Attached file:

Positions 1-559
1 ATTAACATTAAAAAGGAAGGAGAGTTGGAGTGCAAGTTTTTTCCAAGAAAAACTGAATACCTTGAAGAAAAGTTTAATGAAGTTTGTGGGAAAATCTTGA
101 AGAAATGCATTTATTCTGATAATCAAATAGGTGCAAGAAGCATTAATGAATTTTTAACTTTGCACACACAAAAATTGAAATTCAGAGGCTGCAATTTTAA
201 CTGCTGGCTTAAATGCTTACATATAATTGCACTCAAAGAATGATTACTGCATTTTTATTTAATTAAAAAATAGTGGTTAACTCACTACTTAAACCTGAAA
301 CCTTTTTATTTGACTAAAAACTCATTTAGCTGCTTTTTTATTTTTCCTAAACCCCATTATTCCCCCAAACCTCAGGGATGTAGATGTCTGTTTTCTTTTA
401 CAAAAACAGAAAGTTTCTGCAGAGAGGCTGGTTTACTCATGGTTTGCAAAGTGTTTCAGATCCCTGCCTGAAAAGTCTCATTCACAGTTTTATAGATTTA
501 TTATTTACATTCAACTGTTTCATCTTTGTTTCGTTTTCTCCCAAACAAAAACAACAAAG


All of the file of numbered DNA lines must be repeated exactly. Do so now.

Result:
Positions 1-559
1 ATTAACATTAAAAAGGAAGGAGAGTTGGAGTGCAAGTTTTTTCCAAGAAAAACTGAATACCTTGAAGAAAAGTTTAATGAAGTTTGTGGGAAAATCTTGA
101 AGAAATGCATTTATTCTGATAATCAAATAGGTGCAAGAAGCATTAATGAATTTTTAACTTTGCACACACAAAAATTGAAATTCAGAGGCTGCAATTTTAA
201 CTGCTGGCTTAAATGCTTACATATAATTGCACTCAAAGAATGATTACTGCATTTTTATTTAATTAAAAAATAGTGGTTAACTCACTACTTAAACCTGAAA
301 CCTTTTTATTTGACTAAAAACTCATTTAGCTGCTTTTTTATTTTTCCTAAACCCCATTATTCCCCCAAACCTCAGGGATGTAGATGTCTGTTTTCTTTTA
401 CAAAAACAGAAAGTTTCTGCAGAGAGGCTGGTTTACTCATGGTTTGCAAAGTGTTTCAGATCCCTGCCTGAAAAGTCTCATTCACAGTTTTATAGATTTA
501 TTATTTACATTCAACTGTTTCATCTTTGTTTCGTTTTCTCCCAAACAAAAACAACAAAG